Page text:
Clarksville Towers, LLC v. Straussberger, No. M2020-00756, decided May 11, 2021. The Tennessee Court of Appeals affirmed summary judgment in favor of the president and sole owner of a corporation that contracted with the plaintiff to construct a building, and whose contractor’s license expired before completion of the project. The court stated that while the corporation could be liable for operating without a license, there was no evidence the president supervised, managed or was in charge of any part of the project and therefore he could not be considered a contractor. Nor was there evidence that he misrepresented the corporation’s licensing status.
Assignment of Rights
Hight v. Tramel, No. M2019-00 845, decided November 17, 2020. The Tennessee Court of Appeals affirmed the ruling that a former shareholder lacked standing to bring a lawsuit on the corporation’s behalf. The plaintiff claimed the corporation assigned its rights in a settlement agreement he entered into with the person who bought the corporation. However, the settlement agreement was clearly between the plaintiff and the buyer and the corporation was not a party. The corporation has a separate existence from its owner and has to assign its rights itself.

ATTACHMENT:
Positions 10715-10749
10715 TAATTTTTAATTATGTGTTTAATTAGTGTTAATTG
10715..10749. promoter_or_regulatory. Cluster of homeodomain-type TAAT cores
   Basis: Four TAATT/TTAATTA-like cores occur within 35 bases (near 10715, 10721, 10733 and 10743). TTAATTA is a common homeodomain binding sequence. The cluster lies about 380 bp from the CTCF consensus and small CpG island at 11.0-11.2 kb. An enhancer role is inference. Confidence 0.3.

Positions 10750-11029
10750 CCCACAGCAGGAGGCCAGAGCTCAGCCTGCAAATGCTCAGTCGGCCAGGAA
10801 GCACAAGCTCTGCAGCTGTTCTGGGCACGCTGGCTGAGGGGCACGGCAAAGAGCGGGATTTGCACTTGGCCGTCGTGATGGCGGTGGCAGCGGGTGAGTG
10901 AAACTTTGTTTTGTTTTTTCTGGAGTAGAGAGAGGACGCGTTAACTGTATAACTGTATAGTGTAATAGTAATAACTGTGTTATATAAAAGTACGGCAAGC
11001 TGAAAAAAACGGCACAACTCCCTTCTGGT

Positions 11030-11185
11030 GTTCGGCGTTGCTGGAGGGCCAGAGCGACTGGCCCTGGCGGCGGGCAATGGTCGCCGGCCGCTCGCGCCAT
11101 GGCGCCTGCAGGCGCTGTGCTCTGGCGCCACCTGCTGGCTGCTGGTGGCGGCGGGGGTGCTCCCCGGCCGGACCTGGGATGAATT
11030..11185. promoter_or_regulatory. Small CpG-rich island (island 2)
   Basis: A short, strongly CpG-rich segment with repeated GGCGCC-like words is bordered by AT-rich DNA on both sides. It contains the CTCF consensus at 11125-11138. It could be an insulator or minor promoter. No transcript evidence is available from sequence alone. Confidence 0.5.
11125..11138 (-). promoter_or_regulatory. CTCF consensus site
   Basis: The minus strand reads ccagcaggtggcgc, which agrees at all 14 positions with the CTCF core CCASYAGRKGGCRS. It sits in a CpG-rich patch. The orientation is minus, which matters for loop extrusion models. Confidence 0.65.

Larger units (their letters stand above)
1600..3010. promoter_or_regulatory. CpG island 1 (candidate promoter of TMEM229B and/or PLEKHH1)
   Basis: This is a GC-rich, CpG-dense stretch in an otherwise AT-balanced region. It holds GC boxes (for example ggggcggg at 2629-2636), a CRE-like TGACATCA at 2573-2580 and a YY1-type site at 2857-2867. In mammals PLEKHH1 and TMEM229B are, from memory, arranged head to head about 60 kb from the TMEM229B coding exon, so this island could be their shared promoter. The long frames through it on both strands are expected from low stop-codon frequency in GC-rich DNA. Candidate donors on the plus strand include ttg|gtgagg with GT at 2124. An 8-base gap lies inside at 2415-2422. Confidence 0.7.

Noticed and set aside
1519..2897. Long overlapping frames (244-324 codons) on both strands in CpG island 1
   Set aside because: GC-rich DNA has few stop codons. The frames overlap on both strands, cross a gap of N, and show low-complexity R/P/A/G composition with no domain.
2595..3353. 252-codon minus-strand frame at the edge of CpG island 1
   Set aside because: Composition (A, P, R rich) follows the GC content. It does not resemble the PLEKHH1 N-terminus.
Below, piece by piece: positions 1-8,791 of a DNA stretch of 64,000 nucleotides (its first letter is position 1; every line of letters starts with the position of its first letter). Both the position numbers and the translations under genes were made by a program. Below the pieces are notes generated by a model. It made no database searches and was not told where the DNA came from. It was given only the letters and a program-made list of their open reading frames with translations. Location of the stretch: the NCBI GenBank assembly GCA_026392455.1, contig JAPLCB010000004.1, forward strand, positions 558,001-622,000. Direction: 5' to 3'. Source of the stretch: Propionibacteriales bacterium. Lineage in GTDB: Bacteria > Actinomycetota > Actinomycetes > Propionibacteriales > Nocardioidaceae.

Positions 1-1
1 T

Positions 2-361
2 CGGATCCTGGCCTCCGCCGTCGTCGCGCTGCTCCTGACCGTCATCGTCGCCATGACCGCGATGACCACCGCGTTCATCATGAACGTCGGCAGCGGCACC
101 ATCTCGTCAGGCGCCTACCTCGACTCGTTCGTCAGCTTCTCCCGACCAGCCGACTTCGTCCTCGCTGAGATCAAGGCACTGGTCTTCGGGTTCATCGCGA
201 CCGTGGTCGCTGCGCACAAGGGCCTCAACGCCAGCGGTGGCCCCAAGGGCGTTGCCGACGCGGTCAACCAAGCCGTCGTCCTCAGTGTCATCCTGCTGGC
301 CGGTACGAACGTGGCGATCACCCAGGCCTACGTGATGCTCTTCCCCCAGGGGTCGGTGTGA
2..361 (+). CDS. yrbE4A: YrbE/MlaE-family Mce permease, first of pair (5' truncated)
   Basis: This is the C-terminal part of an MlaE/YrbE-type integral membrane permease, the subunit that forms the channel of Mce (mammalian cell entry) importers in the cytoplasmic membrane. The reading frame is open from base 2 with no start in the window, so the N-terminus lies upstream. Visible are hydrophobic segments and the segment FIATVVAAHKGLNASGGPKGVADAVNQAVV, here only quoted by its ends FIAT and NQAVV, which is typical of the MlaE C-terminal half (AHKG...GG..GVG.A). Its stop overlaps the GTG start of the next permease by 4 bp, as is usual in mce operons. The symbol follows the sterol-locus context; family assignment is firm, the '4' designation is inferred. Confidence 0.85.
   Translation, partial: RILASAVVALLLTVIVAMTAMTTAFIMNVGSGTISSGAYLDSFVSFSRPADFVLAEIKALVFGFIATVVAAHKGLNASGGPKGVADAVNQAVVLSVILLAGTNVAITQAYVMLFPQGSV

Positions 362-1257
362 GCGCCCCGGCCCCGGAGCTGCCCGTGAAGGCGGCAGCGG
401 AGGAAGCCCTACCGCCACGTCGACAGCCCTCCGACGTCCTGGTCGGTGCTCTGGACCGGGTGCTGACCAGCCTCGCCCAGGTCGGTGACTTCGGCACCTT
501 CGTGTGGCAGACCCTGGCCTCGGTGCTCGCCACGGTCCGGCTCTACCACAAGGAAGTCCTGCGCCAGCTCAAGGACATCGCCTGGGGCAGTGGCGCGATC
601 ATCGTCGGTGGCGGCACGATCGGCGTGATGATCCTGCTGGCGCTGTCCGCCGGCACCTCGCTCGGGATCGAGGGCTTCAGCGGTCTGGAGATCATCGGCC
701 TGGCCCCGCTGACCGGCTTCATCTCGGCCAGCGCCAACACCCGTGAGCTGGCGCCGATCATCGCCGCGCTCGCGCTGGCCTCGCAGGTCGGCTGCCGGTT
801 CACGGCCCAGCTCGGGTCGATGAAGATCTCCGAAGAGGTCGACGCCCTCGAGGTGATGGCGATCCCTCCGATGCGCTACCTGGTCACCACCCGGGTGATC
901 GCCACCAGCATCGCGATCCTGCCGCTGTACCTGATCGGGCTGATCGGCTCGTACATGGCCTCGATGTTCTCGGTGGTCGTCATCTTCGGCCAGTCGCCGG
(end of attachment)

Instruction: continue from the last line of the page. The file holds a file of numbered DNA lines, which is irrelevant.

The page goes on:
Residency Requirement Violates Commerce Clause
Tennessee Wine and Spirits Retailers, Assn. v. Thomas, No. 18-96, decided June 26, 2019. The U.S. Supreme Court held that a Tennessee law prohibiting companies from obtaining a license to operate retail liquor stores unless all of their directors, officers, and owners were Tennessee residents for the previous two years violates the Commerce Clause.
Peach Reo, LLC v. Rice, No. 2:12-cv-02752, decided 7/11/17. The U.S. District Court, Western District of Tennessee granted a motion for a charging order against the interests of the debtor member in six LLCs. The court rejected the member’s argument that a charging order was inappropriate because the operating agreements required consent before a member could assign its interests. The governing LLC statutes provide that a charging order is a lien – which is an interest in the property of another - and not an assignment of the interest.